Inside Mayor Mike Johnston's first budget
Mayor Mike Johnston unveiled a $4 billion budget Thursday that includes millions to curb homelessness, build affordable homes, revive downtown, improve public safety and reduce pollution.
Why it matters: This is Johnston's first budget as mayor, and serves as a test of whether he is fulfilling the lofty campaign promises he made earlier this year.
The big picture: Denver's post-pandemic recovery has been strong with several years of double-digit revenue growth, but the economy has begun moderating amid high inflation and interest rates.
- Total discretionary spending from the general fund for the next fiscal year, which starts Jan. 1, is $1.74 billion — a 3.7% increase over the previous year.
- The growth is primarily driven by projected increases in tax revenues, city officials say.
Zoom in: Johnston's budget priorities don't stray far from his predecessor, who also allocated big spending to address homelessness, crime and downtown's post-pandemic deterioration.
Here are 11 numbers to know from the mayor's proposal:
- $242 million: Funding drawn from a variety of sources to provide transitional housing and support services for people experiencing homelessness.
- $100 million: A mix of city, state and federal dollars for affordable housing, including building, converting or preserving 3,000 permanently affordable units next year.
- $58 million: Allocated toward reviving downtown, this includes completing construction on the 16th Street Mall and Convention Center; attracting local businesses to the area; and converting downtown commercial buildings to residential units.
- $39.2 million: Federal dollars, predominantly, toward housing 1,000 more unsheltered people in hotels and micro-communities next year.
- $20 million: Federal, state and city dollars for migrant sheltering services, which officials say will likely be needed as people from Central and South America continue to arrive from the southern U.S. border.
- $15 million: The amount budgeted to build more bike lanes, transit-oriented projects, pedestrian crossings and traffic calming infrastructure.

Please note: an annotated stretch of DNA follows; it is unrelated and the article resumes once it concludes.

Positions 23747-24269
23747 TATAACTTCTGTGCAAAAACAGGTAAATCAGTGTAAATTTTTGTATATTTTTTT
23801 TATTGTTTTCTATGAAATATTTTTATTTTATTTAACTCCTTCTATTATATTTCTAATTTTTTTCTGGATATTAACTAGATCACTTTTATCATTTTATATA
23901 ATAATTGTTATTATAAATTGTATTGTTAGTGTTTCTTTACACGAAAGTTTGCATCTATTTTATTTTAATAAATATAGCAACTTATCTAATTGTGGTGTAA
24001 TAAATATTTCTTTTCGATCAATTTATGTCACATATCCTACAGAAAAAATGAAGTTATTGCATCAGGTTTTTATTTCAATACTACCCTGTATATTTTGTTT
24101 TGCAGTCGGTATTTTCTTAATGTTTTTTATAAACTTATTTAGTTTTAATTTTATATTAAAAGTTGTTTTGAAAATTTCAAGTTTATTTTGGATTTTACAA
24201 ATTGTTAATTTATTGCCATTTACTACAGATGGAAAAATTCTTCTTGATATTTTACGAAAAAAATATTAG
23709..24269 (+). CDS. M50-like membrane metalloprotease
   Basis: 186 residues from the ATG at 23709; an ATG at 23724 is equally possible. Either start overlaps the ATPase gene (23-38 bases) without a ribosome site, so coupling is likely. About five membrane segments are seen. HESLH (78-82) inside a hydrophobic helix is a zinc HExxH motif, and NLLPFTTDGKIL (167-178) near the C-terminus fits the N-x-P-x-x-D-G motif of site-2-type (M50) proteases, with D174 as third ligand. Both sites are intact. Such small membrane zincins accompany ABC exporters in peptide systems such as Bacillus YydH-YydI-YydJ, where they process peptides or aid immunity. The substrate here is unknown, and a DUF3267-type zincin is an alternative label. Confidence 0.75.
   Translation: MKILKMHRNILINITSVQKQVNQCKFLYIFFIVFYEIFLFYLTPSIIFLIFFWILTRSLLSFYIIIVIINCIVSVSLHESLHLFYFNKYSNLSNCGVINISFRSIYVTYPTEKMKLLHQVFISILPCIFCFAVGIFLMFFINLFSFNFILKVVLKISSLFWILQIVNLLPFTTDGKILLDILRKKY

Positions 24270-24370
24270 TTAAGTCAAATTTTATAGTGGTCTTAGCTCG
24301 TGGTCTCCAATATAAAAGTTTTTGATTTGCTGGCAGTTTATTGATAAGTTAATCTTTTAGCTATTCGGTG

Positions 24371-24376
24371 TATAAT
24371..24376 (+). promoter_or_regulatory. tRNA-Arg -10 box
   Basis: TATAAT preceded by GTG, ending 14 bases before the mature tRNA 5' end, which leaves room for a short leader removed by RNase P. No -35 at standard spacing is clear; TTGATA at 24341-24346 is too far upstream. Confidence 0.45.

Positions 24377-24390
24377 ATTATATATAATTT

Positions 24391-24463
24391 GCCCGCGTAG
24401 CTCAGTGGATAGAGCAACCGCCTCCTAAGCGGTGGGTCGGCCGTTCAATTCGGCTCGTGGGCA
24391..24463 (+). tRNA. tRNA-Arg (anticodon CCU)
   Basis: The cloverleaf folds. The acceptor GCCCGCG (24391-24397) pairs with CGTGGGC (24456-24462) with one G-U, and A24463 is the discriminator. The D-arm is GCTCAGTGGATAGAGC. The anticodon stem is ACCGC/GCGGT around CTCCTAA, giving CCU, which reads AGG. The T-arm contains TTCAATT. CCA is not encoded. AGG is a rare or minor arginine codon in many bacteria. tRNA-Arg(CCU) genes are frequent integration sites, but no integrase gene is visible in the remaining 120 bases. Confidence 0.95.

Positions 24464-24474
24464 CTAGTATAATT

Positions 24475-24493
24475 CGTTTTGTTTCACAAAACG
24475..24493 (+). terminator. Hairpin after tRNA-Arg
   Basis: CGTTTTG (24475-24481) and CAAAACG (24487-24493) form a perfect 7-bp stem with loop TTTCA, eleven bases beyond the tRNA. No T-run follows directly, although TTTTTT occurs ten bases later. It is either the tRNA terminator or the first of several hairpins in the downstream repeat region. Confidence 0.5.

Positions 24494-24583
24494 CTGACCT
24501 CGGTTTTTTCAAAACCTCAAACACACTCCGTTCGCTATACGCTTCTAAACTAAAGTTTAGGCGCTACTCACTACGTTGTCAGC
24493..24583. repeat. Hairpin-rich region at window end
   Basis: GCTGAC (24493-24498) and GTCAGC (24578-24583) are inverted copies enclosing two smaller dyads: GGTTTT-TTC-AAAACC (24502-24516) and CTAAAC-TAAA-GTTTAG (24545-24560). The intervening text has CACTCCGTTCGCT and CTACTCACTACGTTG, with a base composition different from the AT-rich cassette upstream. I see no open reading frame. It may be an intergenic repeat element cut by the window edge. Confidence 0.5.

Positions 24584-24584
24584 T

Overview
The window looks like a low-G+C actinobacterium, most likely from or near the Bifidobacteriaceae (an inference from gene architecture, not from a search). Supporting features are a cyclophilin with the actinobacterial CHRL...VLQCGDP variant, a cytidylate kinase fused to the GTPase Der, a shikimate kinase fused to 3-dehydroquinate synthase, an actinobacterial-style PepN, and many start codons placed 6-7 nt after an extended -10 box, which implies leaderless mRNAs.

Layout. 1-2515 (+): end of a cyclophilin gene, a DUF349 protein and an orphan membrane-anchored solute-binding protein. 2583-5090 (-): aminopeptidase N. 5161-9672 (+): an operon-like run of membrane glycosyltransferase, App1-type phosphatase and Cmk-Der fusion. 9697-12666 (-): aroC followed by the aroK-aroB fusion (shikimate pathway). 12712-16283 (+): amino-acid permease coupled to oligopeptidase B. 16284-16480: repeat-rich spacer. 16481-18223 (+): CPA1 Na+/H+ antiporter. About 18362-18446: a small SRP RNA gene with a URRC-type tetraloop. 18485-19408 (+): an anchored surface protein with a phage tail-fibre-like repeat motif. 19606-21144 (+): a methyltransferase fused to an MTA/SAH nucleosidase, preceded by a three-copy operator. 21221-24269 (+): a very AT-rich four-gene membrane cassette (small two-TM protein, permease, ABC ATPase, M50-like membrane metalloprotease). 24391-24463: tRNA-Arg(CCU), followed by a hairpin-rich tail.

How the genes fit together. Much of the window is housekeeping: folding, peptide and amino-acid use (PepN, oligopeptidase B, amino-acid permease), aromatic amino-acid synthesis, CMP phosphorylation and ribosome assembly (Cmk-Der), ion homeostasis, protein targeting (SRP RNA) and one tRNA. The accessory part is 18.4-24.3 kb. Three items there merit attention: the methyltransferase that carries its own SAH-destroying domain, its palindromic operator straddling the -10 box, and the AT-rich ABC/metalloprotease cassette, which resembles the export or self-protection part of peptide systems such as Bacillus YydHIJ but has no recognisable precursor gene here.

- $14.6 million: Money for rental assistance programs and free legal services for people at risk of being evicted from their homes, which Johnston says is a significant increase in support compared to past city investments.
- $9 million: What's allocated to expand the number of staff and operating hours of the city's police alternative programs, and add a second mobile vehicle (dubbed Wellness Winnie) that offers mental and behavioral care services directly to people in need.
- $8.2 million: The budget to recruit 167 new police officers next year to combat crime and reduce response times.
- Flashback: In his last budget as mayor, Michael Hancock allocated $8.4 million to recruit 188 new officers in 2023.
- $7.6 million: Investments toward an "electric future," including $2.8 million to continue Denver's popular e-bike voucher program, $2 million to transition the city's fleet to EVs, and $1.5 million for public EV charging stations at city buildings.
- $565,000: Funding to revamp the city's permitting and zoning process for new developments, like affordable housing projects, and hire three new full-time positions.
What they're saying: "What this lays out is our first version of a strategy to deliver that dream of Denver that is a city that is vibrant, that is affordable, that is safe, and that provides housing for everyone," Johnston said at a news briefing Thursday.
What's next: The Denver City Council will hold hearings on the 770-page budget proposal over the next several weeks and propose amendments to the mayor in October.
- Council members, several of whom are new, will vote on the final spending plan in November.
More Denver stories
No stories could be found
Get a free daily digest of the most important news in your backyard with Axios Denver.